This still life of a table scene with Japanese anemones was made by Myers using lithograph printing techniques – where the image is drawn onto a large metal or stone block, using an ink-attracting substance, and then printed onto paper, resulting in an interestingly textured flat print. Myers came from a family of craftspeople and practical engineers, which probably influenced his interest in the importance of science and technology in the arts.
Date of work
Original: Lithograph on paper 47.9 x 65.4 cm Tate. Presented by Curwen Studio 1978 © The Estate of Bernard Myers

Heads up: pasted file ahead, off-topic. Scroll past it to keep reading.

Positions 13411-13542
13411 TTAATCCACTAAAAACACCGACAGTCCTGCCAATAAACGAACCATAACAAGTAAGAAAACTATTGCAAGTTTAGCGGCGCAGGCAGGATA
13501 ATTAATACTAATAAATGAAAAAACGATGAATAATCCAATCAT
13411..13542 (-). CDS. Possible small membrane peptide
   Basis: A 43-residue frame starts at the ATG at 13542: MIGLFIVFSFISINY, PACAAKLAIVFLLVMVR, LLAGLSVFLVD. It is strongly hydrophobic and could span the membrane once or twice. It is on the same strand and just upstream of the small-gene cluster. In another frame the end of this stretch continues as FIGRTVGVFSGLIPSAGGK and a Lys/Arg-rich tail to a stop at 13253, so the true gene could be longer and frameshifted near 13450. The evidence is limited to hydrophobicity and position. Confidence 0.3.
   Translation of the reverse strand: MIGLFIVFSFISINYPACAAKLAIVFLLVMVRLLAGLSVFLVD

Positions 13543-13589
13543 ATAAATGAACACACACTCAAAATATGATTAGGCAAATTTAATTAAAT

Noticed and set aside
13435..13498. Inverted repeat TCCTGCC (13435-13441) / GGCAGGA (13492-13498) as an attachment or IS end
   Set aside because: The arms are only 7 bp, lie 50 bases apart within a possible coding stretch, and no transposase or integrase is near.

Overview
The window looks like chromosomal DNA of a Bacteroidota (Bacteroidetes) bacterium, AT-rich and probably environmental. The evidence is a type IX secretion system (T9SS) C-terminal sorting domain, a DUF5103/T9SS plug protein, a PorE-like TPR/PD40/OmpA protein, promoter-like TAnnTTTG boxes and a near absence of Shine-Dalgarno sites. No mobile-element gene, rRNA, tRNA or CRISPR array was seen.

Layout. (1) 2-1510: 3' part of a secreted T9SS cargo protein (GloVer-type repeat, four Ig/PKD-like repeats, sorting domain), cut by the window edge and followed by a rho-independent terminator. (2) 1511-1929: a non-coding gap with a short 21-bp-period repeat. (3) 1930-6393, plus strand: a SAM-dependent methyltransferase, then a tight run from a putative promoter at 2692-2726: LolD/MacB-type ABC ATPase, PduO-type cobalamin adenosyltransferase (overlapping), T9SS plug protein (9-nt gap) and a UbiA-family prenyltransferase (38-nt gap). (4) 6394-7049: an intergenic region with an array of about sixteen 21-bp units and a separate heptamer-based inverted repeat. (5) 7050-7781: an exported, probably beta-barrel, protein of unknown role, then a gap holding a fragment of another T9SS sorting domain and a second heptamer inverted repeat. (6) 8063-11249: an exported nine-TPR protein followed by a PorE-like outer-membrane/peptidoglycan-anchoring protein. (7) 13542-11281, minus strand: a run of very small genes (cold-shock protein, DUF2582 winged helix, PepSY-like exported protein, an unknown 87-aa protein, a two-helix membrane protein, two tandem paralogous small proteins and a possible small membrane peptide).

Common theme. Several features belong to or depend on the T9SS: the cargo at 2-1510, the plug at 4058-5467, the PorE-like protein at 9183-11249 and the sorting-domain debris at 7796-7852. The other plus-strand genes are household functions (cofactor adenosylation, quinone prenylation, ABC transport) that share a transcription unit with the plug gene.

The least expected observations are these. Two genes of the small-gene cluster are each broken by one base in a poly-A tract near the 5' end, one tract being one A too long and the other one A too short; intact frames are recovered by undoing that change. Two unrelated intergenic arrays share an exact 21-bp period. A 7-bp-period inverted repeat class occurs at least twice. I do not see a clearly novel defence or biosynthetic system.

Bernard Myers (1925 – 2007), was a British artist, designer, writer and teacher. After serving as a gunner for the RAF aged 18, Myers returned to London and studied art at St Martin’s and Camberwell colleges, and then the Royal College of Art, where he later became an inspirational teacher. He was an early advocate of the need for a relationship between art and science, and the use of technology in design. As an artist, he painted every day, starting his career with abstracts works in oil pastels, but becoming more renowned for his later landscapes and still-lifes.